When their parent says, “Can you please go and get your toothbrush?” the child might know the word “toothbrush” and runs off to the bathroom to bring it to their parent.

A well-meaning response might be, “Oh, you got your blue toothbrush from the bathroom, that is so helpful, now we can clean your teeth, brush, brush, brush.” Tiffany refers to this as a sound soup where the words just ‘wash’ over the child.

Instead, she recommends matching the child’s level with one or two-word responses which is extending the child’s current communication skills by one or two levels.

When they bring the toothbrush, a language modelling response might be to clearly model the words; “toothbrush. Blue toothbrush. Toothbrush” Even though the child understands what the toothbrush is, where it is and how to use it, using too many words in our response means the child will not be able to easily identify or remember the key words and practice using them verbally over time.

Check their hearing

All Australian newborns undergo a newborn hearing test in hopsital, however, Tiffany cautions that the test might not pick up a mild to moderate hearing loss which can have a big impact on a child’s language development.

“Regular ear infections can also hinder language development,” she adds.

“Critical language development periods in a young child’s life (before age 3), rely on hearing ability so, fluid in the ear, middle ear infections and fluctuating hearing loss has the potential to delay a child’s language development.”

A GP can refer a child for a hearing test to ascertain whether this is the cause of the delay. Or parents can access private audiologists without a referral.

“Parents need to understand that questioning their child’s developmental stageis a really positive, important and brave step.” Tiffany adds.

“Children have better outcomes when concerns are explored and addressed early when required.”

Strategies to support your child’s communication

Tiffany identifies four key strategies parents can use to support their child’s communication to complement seeking advice from a qualified speech pathologist.

The first strategy she recommends is incorporating any strategies into your everyday routine.

“Parents are busy so, instead of trying to set aside a chunk of time that they probably don’t have, I always recommend working the strategies into their regular routines and rituals,” she says.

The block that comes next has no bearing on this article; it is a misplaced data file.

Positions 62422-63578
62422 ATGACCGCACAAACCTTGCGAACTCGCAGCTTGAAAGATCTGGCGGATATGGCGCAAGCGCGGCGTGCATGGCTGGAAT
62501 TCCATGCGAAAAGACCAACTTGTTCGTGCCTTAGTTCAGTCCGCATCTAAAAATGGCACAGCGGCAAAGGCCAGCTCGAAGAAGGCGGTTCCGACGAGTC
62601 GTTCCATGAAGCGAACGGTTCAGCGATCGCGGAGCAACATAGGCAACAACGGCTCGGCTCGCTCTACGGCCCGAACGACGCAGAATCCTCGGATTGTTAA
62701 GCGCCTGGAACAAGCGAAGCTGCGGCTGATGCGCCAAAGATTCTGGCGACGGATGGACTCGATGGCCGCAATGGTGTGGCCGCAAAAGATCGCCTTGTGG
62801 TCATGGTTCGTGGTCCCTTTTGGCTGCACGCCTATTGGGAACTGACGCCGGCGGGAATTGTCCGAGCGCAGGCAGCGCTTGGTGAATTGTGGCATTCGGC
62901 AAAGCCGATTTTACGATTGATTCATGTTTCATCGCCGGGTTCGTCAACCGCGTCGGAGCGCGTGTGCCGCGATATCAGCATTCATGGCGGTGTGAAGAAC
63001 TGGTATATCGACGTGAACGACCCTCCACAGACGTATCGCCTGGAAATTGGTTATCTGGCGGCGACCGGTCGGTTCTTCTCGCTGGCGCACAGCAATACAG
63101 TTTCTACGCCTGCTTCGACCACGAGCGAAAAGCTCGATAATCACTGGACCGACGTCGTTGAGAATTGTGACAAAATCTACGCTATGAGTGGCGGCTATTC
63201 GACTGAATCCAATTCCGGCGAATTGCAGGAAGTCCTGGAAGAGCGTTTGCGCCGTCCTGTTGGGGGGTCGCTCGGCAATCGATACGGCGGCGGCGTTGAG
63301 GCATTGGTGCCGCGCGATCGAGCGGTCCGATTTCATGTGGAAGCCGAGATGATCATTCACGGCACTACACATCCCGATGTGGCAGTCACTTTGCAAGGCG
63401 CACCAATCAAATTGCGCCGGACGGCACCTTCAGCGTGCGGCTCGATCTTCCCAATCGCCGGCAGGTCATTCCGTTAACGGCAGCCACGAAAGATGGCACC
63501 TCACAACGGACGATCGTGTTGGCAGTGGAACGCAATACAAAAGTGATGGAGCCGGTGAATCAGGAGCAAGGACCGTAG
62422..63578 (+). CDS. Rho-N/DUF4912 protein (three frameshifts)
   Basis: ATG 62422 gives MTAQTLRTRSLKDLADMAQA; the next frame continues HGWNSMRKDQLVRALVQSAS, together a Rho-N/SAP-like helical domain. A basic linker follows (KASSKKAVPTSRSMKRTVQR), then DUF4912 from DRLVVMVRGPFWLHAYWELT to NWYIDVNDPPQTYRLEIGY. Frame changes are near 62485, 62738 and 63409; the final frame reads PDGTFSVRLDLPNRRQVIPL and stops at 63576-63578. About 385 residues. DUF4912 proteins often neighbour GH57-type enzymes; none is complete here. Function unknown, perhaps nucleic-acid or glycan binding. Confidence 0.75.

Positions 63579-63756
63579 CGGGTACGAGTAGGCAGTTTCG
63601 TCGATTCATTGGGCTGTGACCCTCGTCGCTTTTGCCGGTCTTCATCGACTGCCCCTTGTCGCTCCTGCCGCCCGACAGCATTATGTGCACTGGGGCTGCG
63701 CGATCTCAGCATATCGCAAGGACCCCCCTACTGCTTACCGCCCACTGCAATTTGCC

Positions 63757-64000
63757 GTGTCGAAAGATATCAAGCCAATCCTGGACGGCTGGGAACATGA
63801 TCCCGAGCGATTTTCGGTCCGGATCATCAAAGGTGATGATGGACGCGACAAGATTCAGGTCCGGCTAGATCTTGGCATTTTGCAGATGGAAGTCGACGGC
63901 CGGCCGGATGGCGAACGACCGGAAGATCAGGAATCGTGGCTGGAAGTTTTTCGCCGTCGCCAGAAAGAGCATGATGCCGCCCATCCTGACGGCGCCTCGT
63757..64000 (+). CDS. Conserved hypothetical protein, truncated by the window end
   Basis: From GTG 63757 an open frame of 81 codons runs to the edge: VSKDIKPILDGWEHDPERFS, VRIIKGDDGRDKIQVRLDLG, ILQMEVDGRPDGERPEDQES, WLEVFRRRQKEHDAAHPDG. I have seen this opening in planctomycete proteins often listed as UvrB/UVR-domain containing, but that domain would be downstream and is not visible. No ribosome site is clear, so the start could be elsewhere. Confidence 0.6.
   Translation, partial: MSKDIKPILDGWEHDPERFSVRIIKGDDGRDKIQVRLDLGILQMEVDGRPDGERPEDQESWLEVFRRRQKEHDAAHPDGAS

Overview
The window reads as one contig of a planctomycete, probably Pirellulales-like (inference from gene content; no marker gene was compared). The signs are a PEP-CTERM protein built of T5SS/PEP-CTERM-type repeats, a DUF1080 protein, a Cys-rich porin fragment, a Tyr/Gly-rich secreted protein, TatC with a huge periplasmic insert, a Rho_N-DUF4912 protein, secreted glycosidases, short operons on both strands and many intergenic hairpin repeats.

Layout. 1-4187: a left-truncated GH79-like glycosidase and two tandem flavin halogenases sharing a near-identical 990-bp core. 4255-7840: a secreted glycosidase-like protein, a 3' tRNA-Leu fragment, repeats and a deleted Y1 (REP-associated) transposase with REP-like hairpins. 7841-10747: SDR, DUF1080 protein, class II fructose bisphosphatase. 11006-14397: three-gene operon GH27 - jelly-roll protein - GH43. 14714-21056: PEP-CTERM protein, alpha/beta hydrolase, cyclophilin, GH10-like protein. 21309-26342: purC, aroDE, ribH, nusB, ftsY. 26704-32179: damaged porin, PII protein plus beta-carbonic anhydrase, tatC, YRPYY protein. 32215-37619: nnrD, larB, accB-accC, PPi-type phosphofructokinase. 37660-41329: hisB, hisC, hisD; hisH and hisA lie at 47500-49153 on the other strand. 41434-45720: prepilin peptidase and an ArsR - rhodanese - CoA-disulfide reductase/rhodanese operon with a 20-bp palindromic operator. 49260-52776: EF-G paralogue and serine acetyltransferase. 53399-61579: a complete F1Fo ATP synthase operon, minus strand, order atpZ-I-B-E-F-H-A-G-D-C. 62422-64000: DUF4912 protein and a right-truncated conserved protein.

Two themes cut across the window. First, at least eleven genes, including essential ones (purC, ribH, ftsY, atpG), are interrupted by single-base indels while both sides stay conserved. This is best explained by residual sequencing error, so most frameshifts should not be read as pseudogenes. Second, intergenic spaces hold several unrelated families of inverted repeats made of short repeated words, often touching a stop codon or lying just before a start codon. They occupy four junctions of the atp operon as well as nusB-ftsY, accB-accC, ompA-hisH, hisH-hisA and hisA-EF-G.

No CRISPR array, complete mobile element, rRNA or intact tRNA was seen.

“Slow down each routine, like getting dressed, brushing teeth, putting the child’s shoes on, by a minute or two to really be deliberate in your response and modelling of key words.”

The second strategy is reducing the questions.

“When we ask questions, we expect an answer which can be ‘evaluated’ –as in, it can be wrong or right,” Tiffany explains.

“This puts a lot of pressure on a child and can hinder the continuity of an interaction

“Instead, make meaningful comments that they can respond to, either verbally or non-verbally.

“This sends the message that you see the child for who they are and they are enough. This is really important for their wellbeing and communication development.”

For example, when a child is playing in a sand pit, their parent can comment, “You are in the sand pit.” The child may respond with a smile (which counts as a turn within a back-and-forth interaction).

Then the child might pick up a spade, and the parent can say “spade” (this counts another a turn each in the interaction)

“Instead of being tempted to ask a question, such as, ‘What is that your holding?’ naming the object means the pressure is off and you are matching a language model to their experience which they may draw on next time,” she adds.

The third strategy is to pause for 10 seconds when waiting for a response.

“This is especially useful for children who seem to understand everything but don’t talk much,” Tiffany explains.

“After you’ve said something, count to 10 in your head to wait for a non-verbal or verbal response.

“Give the child time to process what you’ve said and then formulate their own response, such as a non-verbal facial expression, gesture or attempt to say something.” By doing this, you’re increasing the number of turns back and forth in any interaction which is the goal – aim for as many turns (verbally or non-verbally) as possible with your child!”

Finally, celebrate all communication – verbal and non-verbal – to build up the child’s confidence, celebrate their wins, no matter how small they may seem – they are critical building blocks in your child’s development.